In August 1936, Minneapolis lost a native son. “One arid afternoon, the people buried Floyd Olson under the trees by a lake,” journalist Eric Sevareid remembered. “When the news hawkers shouted the announcement from their corners, the noises of the street died down and their voices with the shocking sentence were unbearably loud and distinct in the unnatural stillness. I saw a streetcar motorman get down from his car and walk back from the newsstand with tears streaming down his cheeks. Many thousands had a feeling that someone in their family had died.”
Mourners massed in the Municipal Auditorium to commemorate Olson’s legacy. A more intimate group gathered at Lakewood Cemetery to lay him to rest in a glass-topped coffin.
During that hot summer week, the city gave itself to bereavement. But not everyone was as sad as the motorman — or Sevareid — to say goodbye to the 44-year-old governor of Minnesota. The populist politician was reviled by many who saw him as a ruthless demagogue who had served at the behest of the city’s crime bosses.
At the depths of the Great Depression, Olson had come to embody hope for Americans seeking real economic and political change in the United States. A compelling orator and charismatic personality, Olson was a masterful coalition-builder. Most important to young people like Sevareid who wanted fundamental transformation of the political and economic system, he was not afraid to call for dramatic action in the wake of the worldwide economic collapse. “I am not a liberal,” Olson declared to the Farmer-Labor convention in 1934. “I am what I want to be–a radical.”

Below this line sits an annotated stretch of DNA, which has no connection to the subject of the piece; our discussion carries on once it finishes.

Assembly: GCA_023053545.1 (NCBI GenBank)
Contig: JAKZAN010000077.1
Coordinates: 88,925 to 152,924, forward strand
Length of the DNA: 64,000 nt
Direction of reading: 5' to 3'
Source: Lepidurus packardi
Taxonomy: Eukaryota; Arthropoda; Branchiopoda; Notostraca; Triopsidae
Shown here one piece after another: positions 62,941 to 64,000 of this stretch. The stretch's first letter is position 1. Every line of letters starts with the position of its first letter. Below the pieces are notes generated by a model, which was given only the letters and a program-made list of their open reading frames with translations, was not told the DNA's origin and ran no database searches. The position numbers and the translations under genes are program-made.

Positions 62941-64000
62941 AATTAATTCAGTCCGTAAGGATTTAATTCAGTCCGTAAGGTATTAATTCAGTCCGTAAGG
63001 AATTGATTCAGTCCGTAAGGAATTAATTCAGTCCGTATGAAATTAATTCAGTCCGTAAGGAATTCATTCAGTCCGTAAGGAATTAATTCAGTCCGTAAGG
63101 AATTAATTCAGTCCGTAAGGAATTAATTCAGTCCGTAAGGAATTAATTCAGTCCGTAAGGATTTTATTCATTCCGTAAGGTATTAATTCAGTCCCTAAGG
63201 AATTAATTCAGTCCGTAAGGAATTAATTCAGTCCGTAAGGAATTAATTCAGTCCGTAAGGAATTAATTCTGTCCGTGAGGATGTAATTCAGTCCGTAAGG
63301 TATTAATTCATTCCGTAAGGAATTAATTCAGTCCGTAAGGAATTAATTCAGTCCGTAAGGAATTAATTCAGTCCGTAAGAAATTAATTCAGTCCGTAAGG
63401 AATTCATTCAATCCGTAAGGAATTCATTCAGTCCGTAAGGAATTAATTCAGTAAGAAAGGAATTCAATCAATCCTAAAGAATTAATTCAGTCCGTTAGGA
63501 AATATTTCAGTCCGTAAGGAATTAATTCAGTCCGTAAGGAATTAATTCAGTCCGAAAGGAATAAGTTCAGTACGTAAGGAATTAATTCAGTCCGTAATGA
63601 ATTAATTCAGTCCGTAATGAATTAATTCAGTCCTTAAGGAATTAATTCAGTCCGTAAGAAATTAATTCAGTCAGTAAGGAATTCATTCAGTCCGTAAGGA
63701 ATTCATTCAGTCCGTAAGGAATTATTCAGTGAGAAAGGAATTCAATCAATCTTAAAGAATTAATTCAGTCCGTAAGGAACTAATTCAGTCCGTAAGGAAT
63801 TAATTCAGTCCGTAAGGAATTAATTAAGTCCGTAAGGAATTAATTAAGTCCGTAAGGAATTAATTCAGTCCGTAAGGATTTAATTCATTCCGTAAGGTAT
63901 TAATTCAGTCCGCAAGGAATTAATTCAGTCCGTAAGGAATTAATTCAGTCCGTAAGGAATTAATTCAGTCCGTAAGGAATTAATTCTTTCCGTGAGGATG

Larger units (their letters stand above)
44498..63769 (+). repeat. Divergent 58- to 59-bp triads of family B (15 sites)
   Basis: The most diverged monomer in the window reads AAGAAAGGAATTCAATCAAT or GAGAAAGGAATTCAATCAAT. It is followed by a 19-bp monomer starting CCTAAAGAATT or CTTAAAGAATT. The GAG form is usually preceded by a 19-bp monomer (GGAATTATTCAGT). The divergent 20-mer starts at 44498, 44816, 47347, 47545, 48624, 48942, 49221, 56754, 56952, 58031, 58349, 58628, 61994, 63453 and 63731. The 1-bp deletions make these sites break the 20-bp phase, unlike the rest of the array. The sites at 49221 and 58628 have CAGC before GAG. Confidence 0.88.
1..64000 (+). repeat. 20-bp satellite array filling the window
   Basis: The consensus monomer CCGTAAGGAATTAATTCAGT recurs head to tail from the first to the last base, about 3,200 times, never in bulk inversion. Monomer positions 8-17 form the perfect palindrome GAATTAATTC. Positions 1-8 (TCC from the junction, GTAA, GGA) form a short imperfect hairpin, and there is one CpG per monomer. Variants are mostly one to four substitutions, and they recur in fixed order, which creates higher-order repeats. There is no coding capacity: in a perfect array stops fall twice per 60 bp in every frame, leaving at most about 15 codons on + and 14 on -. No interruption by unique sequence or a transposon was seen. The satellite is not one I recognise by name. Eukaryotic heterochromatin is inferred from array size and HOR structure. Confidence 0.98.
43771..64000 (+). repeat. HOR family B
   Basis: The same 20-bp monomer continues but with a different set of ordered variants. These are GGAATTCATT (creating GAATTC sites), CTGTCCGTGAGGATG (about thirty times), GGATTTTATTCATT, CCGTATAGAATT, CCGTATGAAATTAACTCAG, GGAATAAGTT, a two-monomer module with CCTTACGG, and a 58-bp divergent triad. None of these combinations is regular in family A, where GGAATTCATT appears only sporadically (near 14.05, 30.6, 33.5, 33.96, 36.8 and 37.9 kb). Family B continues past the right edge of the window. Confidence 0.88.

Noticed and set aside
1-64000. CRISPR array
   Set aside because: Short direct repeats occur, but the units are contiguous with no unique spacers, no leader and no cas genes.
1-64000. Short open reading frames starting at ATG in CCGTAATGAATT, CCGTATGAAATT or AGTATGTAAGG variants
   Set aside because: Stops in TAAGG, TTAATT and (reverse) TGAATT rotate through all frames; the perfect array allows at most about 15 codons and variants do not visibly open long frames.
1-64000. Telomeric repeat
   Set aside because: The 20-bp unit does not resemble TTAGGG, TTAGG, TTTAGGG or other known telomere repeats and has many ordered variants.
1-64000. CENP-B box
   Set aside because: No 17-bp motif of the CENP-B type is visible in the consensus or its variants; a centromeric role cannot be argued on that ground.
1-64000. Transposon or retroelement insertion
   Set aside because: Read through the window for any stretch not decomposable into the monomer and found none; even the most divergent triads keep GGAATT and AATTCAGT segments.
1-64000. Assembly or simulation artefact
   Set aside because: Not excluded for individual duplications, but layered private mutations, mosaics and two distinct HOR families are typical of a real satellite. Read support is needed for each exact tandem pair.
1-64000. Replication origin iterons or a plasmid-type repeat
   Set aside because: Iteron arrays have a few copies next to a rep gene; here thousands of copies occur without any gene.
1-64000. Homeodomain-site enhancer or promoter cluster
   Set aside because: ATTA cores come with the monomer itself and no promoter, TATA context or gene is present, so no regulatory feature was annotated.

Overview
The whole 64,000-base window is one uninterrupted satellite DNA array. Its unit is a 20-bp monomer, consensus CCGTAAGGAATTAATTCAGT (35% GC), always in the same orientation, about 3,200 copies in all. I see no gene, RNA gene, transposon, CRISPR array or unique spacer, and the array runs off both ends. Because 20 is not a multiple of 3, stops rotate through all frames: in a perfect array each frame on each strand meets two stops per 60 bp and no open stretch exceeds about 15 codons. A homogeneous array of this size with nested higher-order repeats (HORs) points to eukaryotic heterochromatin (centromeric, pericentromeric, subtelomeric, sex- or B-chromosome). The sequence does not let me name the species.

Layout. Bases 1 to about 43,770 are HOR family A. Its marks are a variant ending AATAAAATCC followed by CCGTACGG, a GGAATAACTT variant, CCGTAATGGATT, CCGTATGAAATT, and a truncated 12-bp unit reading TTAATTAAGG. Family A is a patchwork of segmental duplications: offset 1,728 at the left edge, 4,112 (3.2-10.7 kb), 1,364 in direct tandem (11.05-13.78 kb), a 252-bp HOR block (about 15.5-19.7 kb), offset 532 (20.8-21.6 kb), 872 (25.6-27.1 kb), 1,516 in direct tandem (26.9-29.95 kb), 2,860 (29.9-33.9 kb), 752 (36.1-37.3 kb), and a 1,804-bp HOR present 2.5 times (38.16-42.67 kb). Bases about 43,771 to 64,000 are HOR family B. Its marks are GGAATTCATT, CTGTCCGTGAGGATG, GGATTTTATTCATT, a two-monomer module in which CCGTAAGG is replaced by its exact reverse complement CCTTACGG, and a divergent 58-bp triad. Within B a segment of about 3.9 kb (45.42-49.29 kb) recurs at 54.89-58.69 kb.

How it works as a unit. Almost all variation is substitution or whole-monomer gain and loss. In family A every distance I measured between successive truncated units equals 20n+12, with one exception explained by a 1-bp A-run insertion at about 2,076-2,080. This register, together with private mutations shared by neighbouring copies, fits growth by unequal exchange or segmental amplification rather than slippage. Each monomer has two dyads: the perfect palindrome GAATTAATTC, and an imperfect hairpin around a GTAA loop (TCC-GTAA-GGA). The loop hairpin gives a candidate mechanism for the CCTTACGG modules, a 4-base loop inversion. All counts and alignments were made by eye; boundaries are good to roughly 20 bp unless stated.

The son of Scandinavian immigrants, Olson had grown up on the near North Side of Minneapolis, surrounded by Jewish and African-American neighbors. After becoming Hennepin County Attorney in 1920, Olson’s priorities were shaped by these formative years in this diverse and struggling neighborhood. In a city not known for its tolerance, Olson was keenly aware of the dangers of the growing Ku Klux Klan. As the county’s top law enforcement man, he worked to expose the operations of the white supremacist organization in the city, winning enthusiastic support from the city’s Jewish and African American communities.
Olson’s sensitivity to those on the social margins was endearing to some and enraging to others. The County Attorney was no saint. And his coming of age in a quarter known for its gambling houses, brothels and after-hours tippling spots made him suspect. Critics were quick to link Olson’s personal history to the Prohibition-era growth of crime under his watch.
Olson’s political career was ascendant when he was diagnosed with inoperable pancreatic cancer at the end of 1935. Already serving as governor, Olson was on the cusp of winning a seat in the United States Senate. Young progressives held him up as the great hope for a dark decade, the person best suited to challenge Franklin Roosevelt as a third-party presidential candidate. Olson’s death punctured this vision. “I walked out into the parched, lifeless streets with a numb feeling of dismay,” Sevareid remembered. “Could one never win? How weak we were, when so much had depended upon one human being.”
Had Olson survived, could he have changed national politics? There is no way to know. But it’s something to ponder during a visit to the bucolic Lakewood Cemetery, where so many tears were shed for one of the state’s most compelling and enigmatic politicians.
(Images courtesy of the Minnesota Historical Society)
The Historyapolis Project seeks to bring fresh attention to the history of Minneapolis and is working to unearth stories that can explain how the city took shape. For more details visit www.historyapolis.com. This project has been made possible by the Legacy Amendment’s Arts and Cultural Heritage Fund, which is administered by the Minnesota Historical Society. Find it on FB at www.facebook.com/TheHistoryapolisProject